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VAS

The real mafisi: The daring tales of ‘panty removers’

Readers Lounge By

A beautiful 26-year-old Ongata Rongai girl who blacked out in a bar woke up to find a watchman huffing and panting over her. Another, Ann (not her real name), was raped while drunk by two policemen in October 2015.

Ann does not hide the fact that she likes her tipple. She drinks every day. It doesn’t matter what type of alcohol it is. As long as someone else buys it and it neither causes blindness or death, Ann will drink it.

But the 28-year-old says she wasn’t “very drunk as she had just tasted alcohol” that fateful night, which is why she can remember every detail of how she was gang-raped, and then beaten by law enforcement officers.

In her statement recorded at Kilimani Police Station, the woman says she had gone to her ex-husband’s place of work, a tour firm on Ngong’ Road, on the afternoon of October 13.

In her police statement, she says that “...together they dragged me on the ground to a thicket off Ngong Road, tearing my clothes. One held my hands as the other removed my panties and then they raped me in turns. I fought back, but he kept on hitting me until I stopped struggling. They continued raping me until I passed out.”

An examination report at the Nairobi Women’s Hospital states she had heavy bruising on her genitals. She was tested for sexually transmitted diseases and put on medication. But the psychological agony remains.

However, then Kilimani OCS Gilbert Ngui says the woman was arrested and brought to the station for creating a disturbance.

“Witnesses say she had been dropped at the complainant’s property by two men in a white car. She was naked and drunk,” Ngui says.

Ann, like many women who are addicted to alcohol, has been raped several times, mostly when drunk.
A United Nations study released in September last year that polled 10,000 men in six countries in Asia, Pacific and Africa, revealed that 25 per cent of the men admitted to having raped a woman in the past two years. The most common reason cited was the sense of male entitlement. Two thirds of the men who had admitted to having raped a woman said they knew they would face no legal consequences. A 2011 study revealed that 37 per cent of men in South Africa admit to having raped a woman in the past.

Ben Nyamai, a taxi driver in Nairobi West says he once rescued a woman who was just about to be raped by street boys at 2am along Muhoho Road in Nairobi West. He narrates that, “I was in my car waiting for a client outside Nairobi West Mall when I saw a girl leave the bar with a couple of friends, and they started arguing leading to her friends taking a cab and leaving her. I think she then decided to walk up to the main road to pick a matatu. After a few minutes, I decided to drive after her because I have a daughter her age and I was worried. I met her barely a few hundred metres later, a group of street boys were dragging her to the deserted stalls. I hooted loudly and came out of the car with a rungu, and the boys fled, leaving her half-naked. I kept her in my car until morning when she woke up and drove her home.”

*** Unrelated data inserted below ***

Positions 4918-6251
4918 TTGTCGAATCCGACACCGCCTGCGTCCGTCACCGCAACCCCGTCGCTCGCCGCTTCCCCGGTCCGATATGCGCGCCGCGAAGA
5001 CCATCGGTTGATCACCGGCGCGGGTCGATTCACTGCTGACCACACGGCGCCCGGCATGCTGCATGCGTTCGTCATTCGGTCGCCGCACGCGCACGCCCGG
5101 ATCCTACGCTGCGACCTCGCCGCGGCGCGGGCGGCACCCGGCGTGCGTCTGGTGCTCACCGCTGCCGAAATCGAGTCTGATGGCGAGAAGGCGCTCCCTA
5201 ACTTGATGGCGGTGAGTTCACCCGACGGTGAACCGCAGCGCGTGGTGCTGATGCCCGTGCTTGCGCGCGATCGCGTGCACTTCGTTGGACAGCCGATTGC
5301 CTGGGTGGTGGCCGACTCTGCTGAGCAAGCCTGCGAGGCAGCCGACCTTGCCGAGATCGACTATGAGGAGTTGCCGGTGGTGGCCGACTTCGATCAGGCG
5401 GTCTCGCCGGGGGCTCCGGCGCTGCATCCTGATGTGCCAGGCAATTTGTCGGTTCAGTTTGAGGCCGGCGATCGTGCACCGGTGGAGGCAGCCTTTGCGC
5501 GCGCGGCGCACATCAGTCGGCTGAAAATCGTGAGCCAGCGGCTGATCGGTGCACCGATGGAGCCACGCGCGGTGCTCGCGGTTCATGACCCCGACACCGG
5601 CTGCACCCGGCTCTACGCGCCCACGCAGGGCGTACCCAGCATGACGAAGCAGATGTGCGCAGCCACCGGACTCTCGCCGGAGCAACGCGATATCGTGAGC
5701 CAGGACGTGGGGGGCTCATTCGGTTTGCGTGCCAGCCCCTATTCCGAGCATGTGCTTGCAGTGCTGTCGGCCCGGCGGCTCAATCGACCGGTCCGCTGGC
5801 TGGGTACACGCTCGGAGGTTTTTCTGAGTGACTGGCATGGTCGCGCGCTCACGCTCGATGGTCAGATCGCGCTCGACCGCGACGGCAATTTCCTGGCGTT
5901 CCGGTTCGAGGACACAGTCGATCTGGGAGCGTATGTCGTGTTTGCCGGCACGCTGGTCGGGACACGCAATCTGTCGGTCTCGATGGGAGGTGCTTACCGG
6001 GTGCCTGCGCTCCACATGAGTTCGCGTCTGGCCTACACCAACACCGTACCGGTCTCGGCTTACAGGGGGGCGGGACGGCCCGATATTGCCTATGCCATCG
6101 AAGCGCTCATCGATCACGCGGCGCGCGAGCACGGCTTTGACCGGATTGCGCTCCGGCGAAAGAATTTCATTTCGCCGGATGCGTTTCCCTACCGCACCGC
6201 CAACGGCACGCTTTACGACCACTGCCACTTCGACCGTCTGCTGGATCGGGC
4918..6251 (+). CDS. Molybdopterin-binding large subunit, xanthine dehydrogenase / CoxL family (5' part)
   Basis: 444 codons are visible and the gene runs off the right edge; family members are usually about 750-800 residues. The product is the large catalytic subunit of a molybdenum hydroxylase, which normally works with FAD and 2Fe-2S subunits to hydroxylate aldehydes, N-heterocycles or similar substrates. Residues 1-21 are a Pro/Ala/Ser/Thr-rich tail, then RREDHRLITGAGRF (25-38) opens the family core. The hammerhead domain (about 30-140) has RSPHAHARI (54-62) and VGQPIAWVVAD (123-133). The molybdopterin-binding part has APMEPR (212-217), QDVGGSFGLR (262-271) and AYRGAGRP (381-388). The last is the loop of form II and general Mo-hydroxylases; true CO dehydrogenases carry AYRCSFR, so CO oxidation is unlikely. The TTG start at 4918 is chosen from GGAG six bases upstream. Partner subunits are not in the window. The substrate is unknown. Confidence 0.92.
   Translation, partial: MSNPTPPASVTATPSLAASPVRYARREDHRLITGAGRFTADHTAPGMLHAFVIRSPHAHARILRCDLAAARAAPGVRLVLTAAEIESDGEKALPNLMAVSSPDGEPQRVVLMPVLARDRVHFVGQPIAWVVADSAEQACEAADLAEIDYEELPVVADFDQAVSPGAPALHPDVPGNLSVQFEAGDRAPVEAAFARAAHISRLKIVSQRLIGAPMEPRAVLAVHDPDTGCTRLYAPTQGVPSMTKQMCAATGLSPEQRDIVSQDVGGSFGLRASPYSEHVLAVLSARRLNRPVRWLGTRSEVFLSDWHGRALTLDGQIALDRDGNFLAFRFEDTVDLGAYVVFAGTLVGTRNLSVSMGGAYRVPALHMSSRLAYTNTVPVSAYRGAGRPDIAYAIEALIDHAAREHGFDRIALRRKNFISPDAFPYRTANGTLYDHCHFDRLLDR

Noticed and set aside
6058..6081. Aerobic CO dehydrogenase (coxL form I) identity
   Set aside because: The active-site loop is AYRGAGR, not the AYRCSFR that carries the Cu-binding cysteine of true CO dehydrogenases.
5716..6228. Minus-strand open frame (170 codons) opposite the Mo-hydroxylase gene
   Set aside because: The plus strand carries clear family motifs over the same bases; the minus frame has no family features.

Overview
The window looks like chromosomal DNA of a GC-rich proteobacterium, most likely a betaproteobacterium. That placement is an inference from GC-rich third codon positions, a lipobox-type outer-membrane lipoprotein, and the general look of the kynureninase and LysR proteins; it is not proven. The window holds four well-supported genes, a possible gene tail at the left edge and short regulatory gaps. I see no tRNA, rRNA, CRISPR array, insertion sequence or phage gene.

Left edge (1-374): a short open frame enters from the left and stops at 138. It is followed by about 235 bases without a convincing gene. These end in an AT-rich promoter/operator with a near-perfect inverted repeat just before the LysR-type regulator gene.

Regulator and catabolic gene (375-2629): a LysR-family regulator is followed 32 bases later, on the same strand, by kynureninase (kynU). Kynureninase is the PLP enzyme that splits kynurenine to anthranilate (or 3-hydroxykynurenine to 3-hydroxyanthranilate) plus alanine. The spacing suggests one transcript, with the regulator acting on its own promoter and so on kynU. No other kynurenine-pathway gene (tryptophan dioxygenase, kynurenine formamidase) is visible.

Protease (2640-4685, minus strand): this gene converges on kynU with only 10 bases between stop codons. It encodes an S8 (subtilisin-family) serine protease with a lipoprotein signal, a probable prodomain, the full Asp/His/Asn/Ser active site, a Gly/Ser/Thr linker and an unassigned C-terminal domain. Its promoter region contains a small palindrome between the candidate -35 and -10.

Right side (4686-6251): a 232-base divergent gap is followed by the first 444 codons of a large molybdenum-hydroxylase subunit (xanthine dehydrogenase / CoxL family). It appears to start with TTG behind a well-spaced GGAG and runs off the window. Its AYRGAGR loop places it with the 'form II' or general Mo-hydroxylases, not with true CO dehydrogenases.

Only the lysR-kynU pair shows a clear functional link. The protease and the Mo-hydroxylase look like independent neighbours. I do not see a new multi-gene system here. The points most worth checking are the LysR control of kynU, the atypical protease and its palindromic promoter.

The prevalence of sexual assault involving alcohol use cannot be accurately determined, as it is usually unreported because most of the time, the victim blames herself and wishes to avoid personal embarrassment, says University of Nairobi sociologist Ken Ouko.

He explains that although alcohol consumption and sexual assault frequently co-occur, there is no proof that alcohol use causes sexual assault.

“In some cases, men with the desire to commit a sexual assault will consume alcohol to justify their actions. In other cases, alcohol can lead to sexual assault,” he says, giving the example of the common notion that alcohol is an aphrodisiac.

“Many men and even women believe that alcohol increases sexual desire and that’s why many men prefer to take women on dates where alcohol is served. We even have drinks nicknamed panties remover.”

Bishop Gideon Mwarandu of Lords Gathering Centre says society perceives women who drink alcohol as being more sexually available and promiscuous compared to women who do not drink.

“Men who can sexually assault them use the excuse of labelling a drinking woman as loose or immoral. They ask themselves what a woman is doing alone, getting very drunk unless she is ‘asking for it’, and they ‘give it to her’. It is the wrong mentality,” says Mwarandu.

According to Core Institute study, at least 80 per cent of college students who engaged in unwanted sex were under the influence of alcohol, while the Journal of Consulting and Clinical Psychology, indicates that alcohol use at the time of sexual attack was found to be one of the four strongest predictors of a college woman being raped.


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